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Old 10-28-2013, 12:57   #1
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Angela Merkel's mobile conversations monitored by NSA.

It seems that even German Chancellor Angela Merkel has felt the wrath of the U. S. National Security Agency with her mobile phone conversations having been monitored for a period of time. Kind of funny really, I wonder what they heard?

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Last edited by mojaveman; 10-29-2013 at 00:06.
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Old 10-28-2013, 15:47   #2
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Why is anyone surprised by this?
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Old 10-28-2013, 16:38   #3
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Originally Posted by mojaveman View Post
It seems that even German Chancellor Angela Merkel has felt the wrath of the United States National Security Agency with her mobile phone conversations having been monitored for a period of time. Kind of funny really, I wonder what they heard?
Phone sex.

"It is not the critic who counts; not the man who points out how the strong man stumbles, or where the doer of deeds could have done them better. The credit belongs to the man who is actually in the arena, whose face is marred by dust and sweat and blood; who strives valiantly; who errs, who comes short again and again, because there is no effort without error and shortcoming; but who does actually strive to do the deeds; who knows great enthusiasms, the great devotions; who spends himself in a worthy cause; who at the best knows in the end the triumph of high achievement, and who at the worst, if he fails, at least fails while daring greatly, so that his place shall never be with those cold and timid souls who neither know victory nor defeat." - President Theodore Roosevelt, 1910

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Old 10-29-2013, 07:23   #4
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From NRO - best commentary I've found on it all.


No Apologies on Merkel
ByThe Editors, 29 Oct 2013

The latest fallout from the Edward Snowden saga: The German government is upset that the United States was tapping Chancellor Angela Merkel’s personal cell phone, although it apparently stopped doing so in 2010. Spain, where the National Security Agency purportedly recorded 60 million phone calls in December 2012, has raised similar concerns, as has Brazil. All of these countries have complained loudly, if diplomatically, with Spain summoning the U.S. ambassador to explain himself and Brazil delaying a summit in Washington over the issue.

These revelations should not, however, stop the U.S. from gathering intelligence when and where it likes, consistent with the Constitution. The president may well have been right to halt surveillance of Chancellor Merkel — monitoring all communications at all times is not necessary, and snooping on our allies comes with costs. And the president should always know about such operations, which we’re told he didn’t in this case. Despite all the uproar, this kind of surveillance isn’t unusual: Britain and France have been revealed to monitor friendly leaders, too. The U.S. is justified in monitoring any and all communications in foreign countries, as a core national-security activity. Sometimes that necessitates monitoring foreign leaders; it would certainly require gathering information over private networks, as we have done in Spain and Brazil.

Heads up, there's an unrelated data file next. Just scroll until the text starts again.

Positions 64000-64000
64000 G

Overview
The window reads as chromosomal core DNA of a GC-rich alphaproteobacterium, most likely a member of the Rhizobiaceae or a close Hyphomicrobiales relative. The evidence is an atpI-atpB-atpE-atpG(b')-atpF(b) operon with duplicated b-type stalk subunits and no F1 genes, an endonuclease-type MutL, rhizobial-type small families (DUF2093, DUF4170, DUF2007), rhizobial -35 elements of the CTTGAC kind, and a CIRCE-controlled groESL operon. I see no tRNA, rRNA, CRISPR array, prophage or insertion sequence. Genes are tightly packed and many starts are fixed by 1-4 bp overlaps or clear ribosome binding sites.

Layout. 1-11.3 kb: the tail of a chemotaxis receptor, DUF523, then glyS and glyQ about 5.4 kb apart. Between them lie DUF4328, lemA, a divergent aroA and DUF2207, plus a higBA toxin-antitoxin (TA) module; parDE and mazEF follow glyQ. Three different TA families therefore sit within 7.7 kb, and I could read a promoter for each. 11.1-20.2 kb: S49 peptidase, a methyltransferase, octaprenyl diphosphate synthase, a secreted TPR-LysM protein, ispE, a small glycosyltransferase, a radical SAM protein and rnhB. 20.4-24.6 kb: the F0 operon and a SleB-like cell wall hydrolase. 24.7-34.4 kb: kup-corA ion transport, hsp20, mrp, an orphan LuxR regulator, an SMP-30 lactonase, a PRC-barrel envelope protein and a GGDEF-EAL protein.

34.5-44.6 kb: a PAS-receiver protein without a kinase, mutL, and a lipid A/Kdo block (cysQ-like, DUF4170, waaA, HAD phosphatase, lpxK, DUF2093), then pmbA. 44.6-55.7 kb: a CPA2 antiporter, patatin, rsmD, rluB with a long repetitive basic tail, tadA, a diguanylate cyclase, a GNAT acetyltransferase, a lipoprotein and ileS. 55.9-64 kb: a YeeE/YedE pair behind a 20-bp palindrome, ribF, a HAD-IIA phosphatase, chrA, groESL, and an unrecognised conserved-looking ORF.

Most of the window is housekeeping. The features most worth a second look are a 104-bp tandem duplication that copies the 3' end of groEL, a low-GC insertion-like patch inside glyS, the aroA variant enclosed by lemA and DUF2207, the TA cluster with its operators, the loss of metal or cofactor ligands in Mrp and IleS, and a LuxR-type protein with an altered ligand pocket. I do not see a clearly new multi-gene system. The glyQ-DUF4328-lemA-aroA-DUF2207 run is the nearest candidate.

Merkel’s phone in question was not her secure government phone, which would probably have been impossible to tap, but the phone she uses to communicate with party leaders and political contacts (she was monitored since 2002, dating back to before her election). Knowing the currents of German politics, with its effects on domestic and European policy alike, is self-evidently useful to American policymakers. Gathering nonpublic information for policymakers and intelligence officials — overseas and not from American citizens — is precisely what the NSA is tasked with doing. The debate over the NSA’s domestic programs aside, this much is clear: German chancellors aren’t protected by the Fourth Amendment.

Germany’s bellyaching over the bugging is in part a political ploy. At home, Chancellor Merkel benefits by criticizing American operations that she no doubt would emulate in other nations if her government could. Abroad, Germany’s intelligence operations, in funding and capabilities, have long lagged those of the U.S. and the other members of the “five eyes” — the United Kingdom, Canada, Australia, and New Zealand — who agree to share intelligence and traditionally do not spy on one another. In part, this is why it is little wonder that the U.S. monitors Germany and the rest of the Continent itself, key battlegrounds in the war on terror, rather than rely on our allies’ work. It also means that the Germans’ easiest route to better intelligence may be to subject American intelligence agencies to political blackmail. It isn’t hard to imagine what German intelligence officials will be demanding when they meet with their American counterparts in Washington this week (Merkel has talked of a Euro-U.S. spying pact).

It is of course the unexpected, illegal disclosures Snowden made that have put the United States in such a bind — giving allies and enemies an opportunity to castigate previously secret American policies and making it more costly to continue necessary surveillance. But this risk should not change our ultimate calculus, which requires spying on some friends to protect ourselves and allies alike.

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